Here Ladies: Have Some Cookies

Michelle Togut

Michelle Togut resides in North Carolina with her husband and pets. She has worked as an adjunct professor of history, contributor and writer, and small-firm attorney, among other things. These days, she's trying to sell real estate. For fun, she reads political blogs of all persuasions, practices yoga, drinks wine, hikes, reads, and volunteers for a local animal rescue.

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37 Responses

  1. Kazzy says:


    Do you consider the proposed standards to be out of bounds? It seems a bit curious to me that 15 out of 16 centers can’t meet the standards that outpatient surgery centers are required to meet, but I don’t know what those standards are. Do you have any insight into that?Report

    • Michelle Togut in reply to Kazzy says:

      Abortions, particularly in the first term, are procedures more so than surgery and don’t carry the same kind of risks surgery does. There’s no anesthesia, no need for hospital beds as patients can leave shortly thereafter, and no need for a lot of other equipment and personnel required for outpatient surgery. And it’s not like there’s been any huge concern about safety standards at clinics that perform abortions that would require this kind of legislation. It’s a means to get around the law because it isn’t a direct prohibition of abortion, but it makes it near impossible for most women in the state to get one.

      I’m sure it will be challenged in the courts.Report

  2. Mike Schilling says:

    Why, since these things generally pass with unanimous support from Republican majorities, are they so often done as amendments to unrelated bills rather than as straightforward anti-abortion bills?Report

    • Michelle Togut in reply to Mike Schilling says:

      This abortion measure is wildly unpopular with voters, so Republicans tried to sneak it in without notice and pass it quickly without arousing protest or debates.Report

    • Stillwater in reply to Mike Schilling says:

      Why, since these things generally pass with unanimous support from Republican majorities, are they so often done as amendments to unrelated bills rather than as straightforward anti-abortion bills?

      And don’t these same folks say that the majority of Americans want abortion restrictions?Report

  3. NotMe says:

    Why is the polite offer of a snack at night bizarre and patronizing? Is it that the offer of cookies is patronizing or would any snack like rice cakes be insulting? Say it was cold and he came out with coffee would that be bad?Report

    • BlaiseP in reply to NotMe says:

      In judo, there’s a move called morote-gari, a falling forward pulldown. He’s doing two things: getting within arms’ reach of these women and they either have to take his fucking cookie or seem like they’re being rude. Either way, he wins.Report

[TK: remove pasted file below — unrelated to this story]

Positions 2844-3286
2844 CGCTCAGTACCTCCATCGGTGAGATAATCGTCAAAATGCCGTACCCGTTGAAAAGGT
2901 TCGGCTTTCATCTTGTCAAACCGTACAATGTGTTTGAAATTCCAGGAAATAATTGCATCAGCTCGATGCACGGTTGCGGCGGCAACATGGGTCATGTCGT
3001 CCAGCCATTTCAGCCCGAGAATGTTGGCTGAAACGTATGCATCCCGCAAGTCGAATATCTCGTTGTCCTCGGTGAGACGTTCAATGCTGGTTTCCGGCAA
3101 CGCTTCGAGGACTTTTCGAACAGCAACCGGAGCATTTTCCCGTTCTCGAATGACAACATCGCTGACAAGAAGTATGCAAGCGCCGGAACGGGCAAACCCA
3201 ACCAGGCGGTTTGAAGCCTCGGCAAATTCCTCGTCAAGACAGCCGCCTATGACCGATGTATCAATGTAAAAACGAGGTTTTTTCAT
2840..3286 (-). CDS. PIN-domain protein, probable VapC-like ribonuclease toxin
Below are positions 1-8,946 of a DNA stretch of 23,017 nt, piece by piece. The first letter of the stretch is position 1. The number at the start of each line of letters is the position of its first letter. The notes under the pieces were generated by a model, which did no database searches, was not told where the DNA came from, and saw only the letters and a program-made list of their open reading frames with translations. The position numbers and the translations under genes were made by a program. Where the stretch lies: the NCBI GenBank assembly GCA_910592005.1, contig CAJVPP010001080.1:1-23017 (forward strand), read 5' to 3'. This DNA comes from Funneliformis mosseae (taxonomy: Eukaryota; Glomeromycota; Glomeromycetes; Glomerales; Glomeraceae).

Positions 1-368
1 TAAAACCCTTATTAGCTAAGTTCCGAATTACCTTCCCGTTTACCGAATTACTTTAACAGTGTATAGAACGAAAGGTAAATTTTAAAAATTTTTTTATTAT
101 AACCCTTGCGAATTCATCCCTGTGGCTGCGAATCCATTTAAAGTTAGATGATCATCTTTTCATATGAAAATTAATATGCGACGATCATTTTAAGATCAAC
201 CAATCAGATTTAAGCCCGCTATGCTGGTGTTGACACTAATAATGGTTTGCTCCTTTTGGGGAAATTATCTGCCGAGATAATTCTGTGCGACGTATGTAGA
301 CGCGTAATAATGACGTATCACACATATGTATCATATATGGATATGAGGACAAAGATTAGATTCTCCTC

• Michelle in reply to BlaiseP says:

        Except I don’t think he did win in this case. Instead, he just pissed people off and made himself look silly.Report

      • Michelle Togut in reply to BlaiseP says:

        Yes, I suppose sometimes a cigar is just a cigar, but this is one of those gestures that, even if it was meant to be nice, comes off as patronizing. I doubt McCrory would have offered a group of mostly male protesters cookies, or even beer. He would have either addressed them or ignored them. Or had the police arrest a few of them. But hey, it was just a group of girls, so he didn’t need to take their concerns seriously.Report

      • Glyph in reply to BlaiseP says:

        Without knowing anything about McCrory personally, complaining about the insult of free cookies or coffee seems like pretty weak sauce on the surface. From here, it looks like it could just as easily be “hey, we don’t agree…but it looks cold out there, here’s some food”.

        Of course, it could be the sort of intentional or unintentional insult you feel it is (see my initial disclaimer), but in other circumstances, we would think it admirable that someone could offer to share their food without coming to an agreement on (or even desiring to discuss) contentious topics.

        We call those other circumstances “Thanksgiving”, at my house.Report

      • Will Truman in reply to BlaiseP says:

        Glyph, if it weren’t cookies, I might agree. But I pick up on connotations with cookies. Namely, that the women should be at home cooking them. I wouldn’t feel that way if he’d ordered them pizza.Report

      • Glyph in reply to BlaiseP says:

        Eh, you (and BP/Michelle) could be right, but frankly if McCrory intended it as insult/patronizing and you complain about it, you are playing right into his hands, because then undoubtedly it will look to some people like it does to me. Accept the cookies or don’t, but don’t complain about free cookies. That’s a no-win situation. They are cookies and completely irrelevant to the situation at hand.

        How’s this – any future potentially-insulting cookies should be either refused without further comment, or graciously accepted with a gritted-teeth smile, then forwarded to my P.O. box.Report

      • BlaiseP in reply to BlaiseP says:

        I don’t know how many people here have seen House of Cards on Netflix yet. There’s a wonderfully cynical gesture where the Congressman from Hell, Frank Underwood, (Kevin Spacey, brilliant performance) confronts a teachers’ union protesting his party by sending the leftovers from his barbeque across the street to the protesters, who are hungry enough to eat it, enraging the union organiser.